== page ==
Light rail in Va. Beach: Look to Charlotte's success?

13News Now Eric Kane has the story

VIRGINIA BEACH, Va. (WVEC) -- Supporters of bringing the Tide from Norfolk to Town Center say Hampton Roads could see a surge in development, like what happened in Charlotte, N.C.

Charlotte is a fast growing city and its light rail system opened in 2007. Along its nine-mile corridor, the city's transit system says there has been $1.5 billion in economic development. That includes new apartment towers, restaurants, and shops.

Jeff Michaels, the director of the Urban Institute at UNC Charlotte, studies the rapid growth of the "Queen City" and the transportation infrastructure racing to keep up.

It's a lot of the younger generation, creative class moving here. They're choosing to live close in, which is a complete shift from 20 to 30 years ago when most of the young talent was living out in the suburban apartment complexes," said Michaels.

Virginia Beach Mayor Will Sessoms often references the boom in economic development along Charlotte's transit system corridor when trying to convince voters to approve a referendum that would extend the Tide to Virginia Beach's Town Center. However, light rail opponents think it is not a realistic comparison.

"To compare Charlotte to Virginia Beach is like night and day," said City Treasurer John Atkinson, who is leading the charge against light rail in Virginia Beach. "Charlotte is a major crossroads, transportation cross roads. It's also a vibrant financial center on the east coast. Virginia Beach, on the other hand, is a cul-de-sac."

Since the Tide opened in 2011, Hampton Roads Transit says the City of Norfolk has seen $500 million in commercial development, which includes a surge in apartment spaces and the relocation of a Fortune 500 company.

Employers like ADP say one reason the company brought 1,800 jobs to Norfolk is due to the city's commitment to a more walkable lifestyle.

Joash Schulman with VB Connex says a new report from the City of Virginia Beach proves the economic benefits of light rail. The study projects development along a Town Center expansion would generate $165 million in tax revenue over 20 years create 10,500 additional jobs.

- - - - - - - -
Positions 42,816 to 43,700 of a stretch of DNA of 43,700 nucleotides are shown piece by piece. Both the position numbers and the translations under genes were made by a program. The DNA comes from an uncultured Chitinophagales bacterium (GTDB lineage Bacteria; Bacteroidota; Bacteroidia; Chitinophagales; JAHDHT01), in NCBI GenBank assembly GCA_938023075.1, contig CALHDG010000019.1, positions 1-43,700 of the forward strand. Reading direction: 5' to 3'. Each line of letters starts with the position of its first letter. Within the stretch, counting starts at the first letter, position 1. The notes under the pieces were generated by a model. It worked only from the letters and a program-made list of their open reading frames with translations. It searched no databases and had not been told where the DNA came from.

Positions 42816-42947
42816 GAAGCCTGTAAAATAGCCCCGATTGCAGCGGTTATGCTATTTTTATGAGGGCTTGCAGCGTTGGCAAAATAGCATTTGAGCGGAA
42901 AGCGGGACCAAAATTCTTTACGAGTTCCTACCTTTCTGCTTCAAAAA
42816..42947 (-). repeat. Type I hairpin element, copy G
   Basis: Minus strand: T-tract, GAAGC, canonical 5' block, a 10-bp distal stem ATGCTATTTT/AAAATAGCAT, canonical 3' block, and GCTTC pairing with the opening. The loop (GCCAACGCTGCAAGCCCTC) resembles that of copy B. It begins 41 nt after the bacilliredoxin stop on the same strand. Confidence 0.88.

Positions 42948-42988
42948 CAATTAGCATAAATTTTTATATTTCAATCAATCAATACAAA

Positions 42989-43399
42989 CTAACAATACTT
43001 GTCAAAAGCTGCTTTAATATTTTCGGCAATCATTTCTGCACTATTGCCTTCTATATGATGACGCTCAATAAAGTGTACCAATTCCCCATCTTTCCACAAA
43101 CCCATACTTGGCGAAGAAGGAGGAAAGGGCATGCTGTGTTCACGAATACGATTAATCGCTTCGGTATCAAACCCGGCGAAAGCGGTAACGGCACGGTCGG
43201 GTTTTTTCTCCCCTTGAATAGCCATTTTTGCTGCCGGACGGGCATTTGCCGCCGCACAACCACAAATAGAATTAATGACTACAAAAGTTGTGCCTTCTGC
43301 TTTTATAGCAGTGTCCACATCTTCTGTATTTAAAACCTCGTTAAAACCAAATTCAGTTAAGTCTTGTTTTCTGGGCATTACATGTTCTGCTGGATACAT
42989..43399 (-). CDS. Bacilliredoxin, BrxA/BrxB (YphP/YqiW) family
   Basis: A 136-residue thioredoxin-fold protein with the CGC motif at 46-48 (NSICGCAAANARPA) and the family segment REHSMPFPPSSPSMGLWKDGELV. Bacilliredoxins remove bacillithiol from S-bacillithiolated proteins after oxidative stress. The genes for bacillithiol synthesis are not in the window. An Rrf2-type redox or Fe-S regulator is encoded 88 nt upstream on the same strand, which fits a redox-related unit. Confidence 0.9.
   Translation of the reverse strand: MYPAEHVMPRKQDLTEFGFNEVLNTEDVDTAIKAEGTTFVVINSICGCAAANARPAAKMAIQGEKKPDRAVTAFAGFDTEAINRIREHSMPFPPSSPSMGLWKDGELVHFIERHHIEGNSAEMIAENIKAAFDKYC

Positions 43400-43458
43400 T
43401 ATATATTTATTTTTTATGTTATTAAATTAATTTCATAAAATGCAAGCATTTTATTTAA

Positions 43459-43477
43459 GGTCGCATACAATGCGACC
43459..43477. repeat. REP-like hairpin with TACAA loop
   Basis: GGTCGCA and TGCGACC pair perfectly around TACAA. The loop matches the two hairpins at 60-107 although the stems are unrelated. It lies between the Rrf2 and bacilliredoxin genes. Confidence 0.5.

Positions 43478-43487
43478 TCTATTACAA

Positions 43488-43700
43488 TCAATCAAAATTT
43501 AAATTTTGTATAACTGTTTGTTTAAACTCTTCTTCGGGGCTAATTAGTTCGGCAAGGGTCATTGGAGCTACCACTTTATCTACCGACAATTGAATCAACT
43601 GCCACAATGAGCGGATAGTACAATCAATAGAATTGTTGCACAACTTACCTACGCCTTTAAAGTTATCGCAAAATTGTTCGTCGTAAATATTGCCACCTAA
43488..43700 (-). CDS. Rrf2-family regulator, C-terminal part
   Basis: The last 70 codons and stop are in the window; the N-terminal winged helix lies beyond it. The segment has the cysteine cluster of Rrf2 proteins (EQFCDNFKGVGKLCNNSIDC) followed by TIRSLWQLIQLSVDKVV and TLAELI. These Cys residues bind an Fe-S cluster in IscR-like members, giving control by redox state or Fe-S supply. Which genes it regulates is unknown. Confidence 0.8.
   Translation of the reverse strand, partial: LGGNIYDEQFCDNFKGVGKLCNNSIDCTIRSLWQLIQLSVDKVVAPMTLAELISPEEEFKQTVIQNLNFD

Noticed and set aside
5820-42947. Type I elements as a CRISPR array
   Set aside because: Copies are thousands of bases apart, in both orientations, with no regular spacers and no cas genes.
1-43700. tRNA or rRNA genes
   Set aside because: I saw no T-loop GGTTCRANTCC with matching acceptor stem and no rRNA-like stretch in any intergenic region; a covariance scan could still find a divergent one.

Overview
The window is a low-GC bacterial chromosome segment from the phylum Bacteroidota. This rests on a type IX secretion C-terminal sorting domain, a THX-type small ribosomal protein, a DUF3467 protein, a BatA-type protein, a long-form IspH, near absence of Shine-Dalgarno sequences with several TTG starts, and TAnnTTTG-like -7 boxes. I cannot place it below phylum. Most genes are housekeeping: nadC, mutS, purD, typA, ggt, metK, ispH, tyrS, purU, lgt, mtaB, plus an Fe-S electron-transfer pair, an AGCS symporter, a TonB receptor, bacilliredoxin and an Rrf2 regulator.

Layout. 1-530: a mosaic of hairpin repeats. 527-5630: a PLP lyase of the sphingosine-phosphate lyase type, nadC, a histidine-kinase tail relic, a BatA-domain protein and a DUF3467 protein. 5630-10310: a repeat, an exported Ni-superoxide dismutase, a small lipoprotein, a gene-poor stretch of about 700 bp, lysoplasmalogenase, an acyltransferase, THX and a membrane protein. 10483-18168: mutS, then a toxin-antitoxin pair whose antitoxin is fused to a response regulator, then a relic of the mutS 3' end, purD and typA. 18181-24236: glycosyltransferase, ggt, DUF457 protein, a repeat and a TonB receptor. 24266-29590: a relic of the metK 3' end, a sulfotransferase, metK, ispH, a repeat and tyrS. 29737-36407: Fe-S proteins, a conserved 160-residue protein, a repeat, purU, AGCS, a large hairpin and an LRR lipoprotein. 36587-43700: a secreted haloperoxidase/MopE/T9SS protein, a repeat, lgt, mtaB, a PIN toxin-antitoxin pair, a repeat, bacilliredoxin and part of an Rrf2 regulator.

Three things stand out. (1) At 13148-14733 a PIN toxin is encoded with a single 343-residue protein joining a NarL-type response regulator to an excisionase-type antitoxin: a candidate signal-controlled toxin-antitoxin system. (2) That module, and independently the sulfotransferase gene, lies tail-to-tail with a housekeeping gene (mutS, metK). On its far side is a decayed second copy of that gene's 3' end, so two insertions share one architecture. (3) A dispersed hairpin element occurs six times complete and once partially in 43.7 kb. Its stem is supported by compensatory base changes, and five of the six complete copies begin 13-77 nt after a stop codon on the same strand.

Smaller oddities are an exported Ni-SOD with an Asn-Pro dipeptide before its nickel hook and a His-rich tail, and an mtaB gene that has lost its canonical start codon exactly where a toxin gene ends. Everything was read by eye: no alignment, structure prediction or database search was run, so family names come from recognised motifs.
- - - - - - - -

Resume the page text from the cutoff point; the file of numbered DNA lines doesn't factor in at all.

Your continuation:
"You will see entirely new opportunities, new businesses, more jobs and broadening the tax base that will take pressure off our citizens and take pressure off our rural and outlying areas," Schulman explained.

Video: Will light rail be an economic benefit?

Charlotte City Councilman Greg Phipps says the city is continuing to see tremendous growth. "There's about 44 people a day moving to Charlotte," he said.

That expansion can be seen throughout Councilman Phipps' northern district, where construction crews are racing to complete a new blue line extension to the city's light rail system.

"It's on schedule and within budget and that's what we're pushing for right now. They're working night and day to meet that deadline," Phipps explained.

Once construction on the nine-mile extension is completed, it will connect downtown Charlotte to the main campus of UNC Charlotte -- home to nearly 30,000 students.

Here at home in Hampton Roads, the biggest concern about light rail appears to be the cost. Hampton Roads Transit estimates extending the Tide to Virginia Beach's Town Center would take $243 million.

Public opinion about the matter has been mixed. According to a poll commissioned by 13News Now, the Virginian-Pilot and Christopher Newport University, support for and against light rail is deadlocked.

Light rail poll results

State leaders, including Governor Terry McAuliffe and Transportation Secretary Aubrey Lane Jr., have put their support behind the project -- even offering to pay for it. However, a local conservative movement promises to bring the plan to a stop.

"In Virginia Beach, we just have no density or possibility of ever needing it," said John Atkinson with 'No Light Rail in Virginia Beach.'

Councilman Phipps says the political battle in Virginia Beach is similar to what Charlotte experienced.

"We've had some transit naysayers throughout the whole process. They didn't think it was a good use of taxpayer money and things like that. So you have varying opinions, but those were overcome really. And then even those critics have to be, and they are, pleasantly surprised about what has happened on the part that is already completed," said Phipps.

Virginia Beach residents will vote on whether to extend light rail to Virginia Beach in a referendum on the November 2016 ballot. City council members have noted they will honor the outcome of the vote.


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